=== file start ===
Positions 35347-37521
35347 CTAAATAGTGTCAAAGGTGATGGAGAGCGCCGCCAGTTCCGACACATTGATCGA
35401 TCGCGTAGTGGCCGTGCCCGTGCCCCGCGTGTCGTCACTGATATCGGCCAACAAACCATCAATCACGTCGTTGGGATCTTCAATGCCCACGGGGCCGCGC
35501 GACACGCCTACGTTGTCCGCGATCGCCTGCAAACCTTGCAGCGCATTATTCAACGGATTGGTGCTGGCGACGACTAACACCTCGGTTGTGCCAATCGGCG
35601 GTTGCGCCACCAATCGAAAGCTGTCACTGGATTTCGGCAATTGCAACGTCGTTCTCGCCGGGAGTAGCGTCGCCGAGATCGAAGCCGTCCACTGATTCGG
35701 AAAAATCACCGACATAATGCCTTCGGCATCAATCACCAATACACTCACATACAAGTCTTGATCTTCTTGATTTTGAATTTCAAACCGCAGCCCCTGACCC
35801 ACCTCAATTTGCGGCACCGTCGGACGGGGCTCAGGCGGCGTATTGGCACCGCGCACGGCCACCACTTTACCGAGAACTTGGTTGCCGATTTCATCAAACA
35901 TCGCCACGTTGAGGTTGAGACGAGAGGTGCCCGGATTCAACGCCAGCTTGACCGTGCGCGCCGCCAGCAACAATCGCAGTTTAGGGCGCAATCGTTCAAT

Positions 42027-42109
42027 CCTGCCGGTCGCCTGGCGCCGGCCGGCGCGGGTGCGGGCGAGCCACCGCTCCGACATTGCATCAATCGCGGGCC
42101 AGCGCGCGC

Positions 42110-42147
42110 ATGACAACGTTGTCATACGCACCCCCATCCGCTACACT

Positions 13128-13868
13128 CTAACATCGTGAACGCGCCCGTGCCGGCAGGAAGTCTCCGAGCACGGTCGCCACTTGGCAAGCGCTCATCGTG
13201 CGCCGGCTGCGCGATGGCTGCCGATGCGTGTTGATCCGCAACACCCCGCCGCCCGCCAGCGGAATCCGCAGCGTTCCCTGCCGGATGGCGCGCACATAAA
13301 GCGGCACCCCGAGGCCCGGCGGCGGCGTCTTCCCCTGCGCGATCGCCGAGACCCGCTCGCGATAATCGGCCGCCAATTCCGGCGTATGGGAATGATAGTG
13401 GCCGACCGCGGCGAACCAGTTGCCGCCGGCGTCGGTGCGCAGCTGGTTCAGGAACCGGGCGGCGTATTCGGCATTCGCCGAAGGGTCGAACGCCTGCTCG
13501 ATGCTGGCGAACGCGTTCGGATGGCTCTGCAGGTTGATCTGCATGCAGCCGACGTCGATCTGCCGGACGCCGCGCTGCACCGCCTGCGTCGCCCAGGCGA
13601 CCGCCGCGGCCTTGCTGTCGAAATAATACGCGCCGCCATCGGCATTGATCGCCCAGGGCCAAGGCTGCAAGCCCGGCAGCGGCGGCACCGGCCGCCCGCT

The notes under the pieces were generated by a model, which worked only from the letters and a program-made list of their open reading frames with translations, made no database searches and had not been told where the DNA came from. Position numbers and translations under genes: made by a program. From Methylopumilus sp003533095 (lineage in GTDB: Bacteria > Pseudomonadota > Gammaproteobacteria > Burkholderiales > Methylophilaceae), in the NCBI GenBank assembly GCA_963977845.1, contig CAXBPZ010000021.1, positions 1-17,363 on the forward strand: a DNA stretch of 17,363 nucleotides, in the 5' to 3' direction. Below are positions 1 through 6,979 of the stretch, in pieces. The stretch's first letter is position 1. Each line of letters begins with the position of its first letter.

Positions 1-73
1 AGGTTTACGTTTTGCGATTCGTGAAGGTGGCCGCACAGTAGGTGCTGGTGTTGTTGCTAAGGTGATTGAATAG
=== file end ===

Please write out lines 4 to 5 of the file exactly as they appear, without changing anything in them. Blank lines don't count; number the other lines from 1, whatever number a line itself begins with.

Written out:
35501 GACACGCCTACGTTGTCCGCGATCGCCTGCAAACCTTGCAGCGCATTATTCAACGGATTGGTGCTGGCGACGACTAACACCTCGGTTGTGCCAATCGGCG
35601 GTTGCGCCACCAATCGAAAGCTGTCACTGGATTTCGGCAATTGCAACGTCGTTCTCGCCGGGAGTAGCGTCGCCGAGATCGAAGCCGTCCACTGATTCGG